Chanel’s new high jewellery collection, Les Intemporels, celebrates the enduring motifs of Coco Chanel
The ribbon, comet, star, lion and camellia— Emilie Yabut-razon explores the stories behind the five enduring symbols of Coco Chanel, showcased in the house’s high jewellery collection, Les Intemporels
"Iwant jewels to fit a woman’s finger like a ribbon would,” Coco Chanel once said. While bows were often seen in 1930s fashion, Chanel made them her own with a playful, slightly asymmetric movement. The satin ribbons she used in her couture were supple and often detachable. It’s in the same breath that her ruban (ribbon) jewellery is structured—diamond-set gold wires of extraordinary flexibility overlap, fit together and intertwine around the central stone in beautiful architectural pieces.
Chanel was a trailblazer when it came to jewellery design. With the release of her first collection, 1932’s Bijoux de Diamants, she was the first in Paris to simplify jewellery settings and make them lighter. She designed pieces where the stone wasn’t the focus; rather, as in the world of couture, lines and patterns took the spotlight. She recut and repurposed her own jewels to create new ornaments, emphasising fluidity by removing clasps and lengthening necklaces.
When she presented this first collection of jewellery using only diamonds, Chanel surprised her contemporaries with her avantgarde style and ruffled a lot of feathers in the male-dominated jewellery maisons on Place Vendôme. Her bold style favoured creativity over ostentation, very different from the style of jewellery available at the time. She designed clasps that were hidden to offer more freedom in the design, as well as flexible necklaces that naturally embraced the silhouette of the neck and moved with the wearer.
Chanel was often captivated by the Parisian night sky and comets in flight, which to her were symbols of eternal beauty, movement and freedom. She once remarked, “I want to shower women in constellations… what could be more suiting and more eternally modern!” The star and the comet would go on to feature prominently in her fine jewellery collection, sparkling across shoulders and décolletages, along with the rays of the sun and the plumage of birds.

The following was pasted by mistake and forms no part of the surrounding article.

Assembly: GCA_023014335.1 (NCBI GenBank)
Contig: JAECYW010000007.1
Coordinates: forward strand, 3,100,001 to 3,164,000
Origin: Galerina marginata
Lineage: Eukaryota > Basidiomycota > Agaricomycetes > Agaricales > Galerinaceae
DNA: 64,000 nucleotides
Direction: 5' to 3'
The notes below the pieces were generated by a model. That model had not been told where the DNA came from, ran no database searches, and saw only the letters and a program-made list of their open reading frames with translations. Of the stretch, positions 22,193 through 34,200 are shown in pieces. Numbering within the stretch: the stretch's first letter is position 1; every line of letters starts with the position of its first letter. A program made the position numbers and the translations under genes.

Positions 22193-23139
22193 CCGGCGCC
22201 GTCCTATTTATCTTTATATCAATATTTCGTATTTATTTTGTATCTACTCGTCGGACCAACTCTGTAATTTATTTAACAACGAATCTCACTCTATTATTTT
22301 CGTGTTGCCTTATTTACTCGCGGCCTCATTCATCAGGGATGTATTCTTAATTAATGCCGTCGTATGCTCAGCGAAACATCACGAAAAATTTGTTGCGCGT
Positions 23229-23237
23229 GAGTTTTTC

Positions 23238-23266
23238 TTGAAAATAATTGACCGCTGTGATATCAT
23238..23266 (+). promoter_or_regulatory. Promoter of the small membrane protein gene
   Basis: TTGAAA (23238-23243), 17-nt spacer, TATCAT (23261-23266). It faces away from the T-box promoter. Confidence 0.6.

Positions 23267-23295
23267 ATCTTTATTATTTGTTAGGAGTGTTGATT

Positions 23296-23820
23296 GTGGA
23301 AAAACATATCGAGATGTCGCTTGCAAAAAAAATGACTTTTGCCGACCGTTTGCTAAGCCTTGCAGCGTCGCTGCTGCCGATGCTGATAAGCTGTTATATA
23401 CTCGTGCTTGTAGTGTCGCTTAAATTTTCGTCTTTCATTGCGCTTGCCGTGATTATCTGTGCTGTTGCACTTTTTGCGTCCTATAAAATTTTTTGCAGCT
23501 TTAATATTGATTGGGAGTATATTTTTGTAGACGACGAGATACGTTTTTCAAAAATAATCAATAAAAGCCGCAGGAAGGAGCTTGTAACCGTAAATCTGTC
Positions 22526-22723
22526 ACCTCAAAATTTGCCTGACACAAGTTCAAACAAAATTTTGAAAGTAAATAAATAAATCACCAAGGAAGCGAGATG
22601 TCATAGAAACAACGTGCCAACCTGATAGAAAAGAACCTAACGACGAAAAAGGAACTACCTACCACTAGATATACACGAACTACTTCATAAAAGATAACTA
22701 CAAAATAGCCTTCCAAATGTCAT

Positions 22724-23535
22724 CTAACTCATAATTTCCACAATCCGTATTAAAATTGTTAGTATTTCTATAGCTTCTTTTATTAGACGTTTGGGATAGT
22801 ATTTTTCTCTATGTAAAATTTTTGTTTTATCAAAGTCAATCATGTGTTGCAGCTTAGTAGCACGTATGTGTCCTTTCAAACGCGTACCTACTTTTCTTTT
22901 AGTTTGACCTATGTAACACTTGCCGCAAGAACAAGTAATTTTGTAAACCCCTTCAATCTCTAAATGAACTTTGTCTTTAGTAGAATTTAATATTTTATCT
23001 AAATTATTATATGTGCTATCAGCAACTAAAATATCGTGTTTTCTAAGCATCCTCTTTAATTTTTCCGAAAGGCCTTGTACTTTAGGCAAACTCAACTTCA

Chanel spent seven years in a convent, the Abbey of Aubazine, from the age of 12; this ascetic world inspired her sense of austerity and her monochromatic taste. In her 20s, she met a wealthy Englishman named Boy Capel, who became the love of her life. Their relationship lasted for more than a decade and Capel’s sartorial style influenced the Chanel look. He also helped the designer by investing in her first boutique in Paris.
Chanel was devastated when Capel died in a car accident in 1919. Venice became a refuge for her in the ensuing years, and it was there that she was inspired by many symbols that came to represent the brand. She was particularly intrigued by the bronze winged lion of St Mark’s Square that embodied the city’s history and spirit. A fan of astrology and a Leo, she began using the lion in her designs, whether on the buttons of suits or the clasps of handbags. She also decorated her Rue Cambon apartment with lion statues and ornaments.
A rose without thorns or scent, the white camellia was Chanel’s favourite flower. It is said to have been the first flower she received from Capel, and it is found on the embellishments of several Chinese coromandel folding screens that adorn her apartment, as well as on lamps, mirrors and a sculpted bouquet in rock crystal. From the 1920s, Chanel made the camellia one of her favourite accessories, wearing it as a brooch on her shoulder or in her hair. She liked to wear the flower since it had no smell, so it didn’t compete with her perfume, the heralded No. 5. Above all, it was the natural elegance of the camellia’s geometry, with its almost perfectly round form, that led Chanel to make it her signature. And the camellia shrub retains its leaves through the changing seasons, symbolising purity and long life.
Chanel’s modern-day team of jewellers reinterpreted elements of the designer’s universe in creating this year’s Les Intemporels collection of high jewellery. It’s name means “timeless,” and the pieces showcase the lion in necklaces and rings in diamonds, onyx and white opal. The star and comet appear in a watch, earrings, necklace and a bracelet set with diamonds and cultured pearls. The ribbon is represented in different forms, moving parts and varying cuts of diamonds, while the camellia is showcased in classic multistrand pearl necklaces and bracelets, with the motifs outlined in diamonds and black spinels. Through modern pieces, Les Intemporels pays tribute to the significant achievements of a woman who was truly ahead of her time.
pretty as a bow Clockwise from left: Ruban diamond brooch and necklace; Constellation du Lion onyx ring; Camelia Ganse earrings; all from Chanel’s Les Intemporels collection
hear me roar From top: Coco Chanel in 1937; Chanel used lion ornaments in the decoration of her Rue Cambon apartment, and the lion became one of the brand’s motifs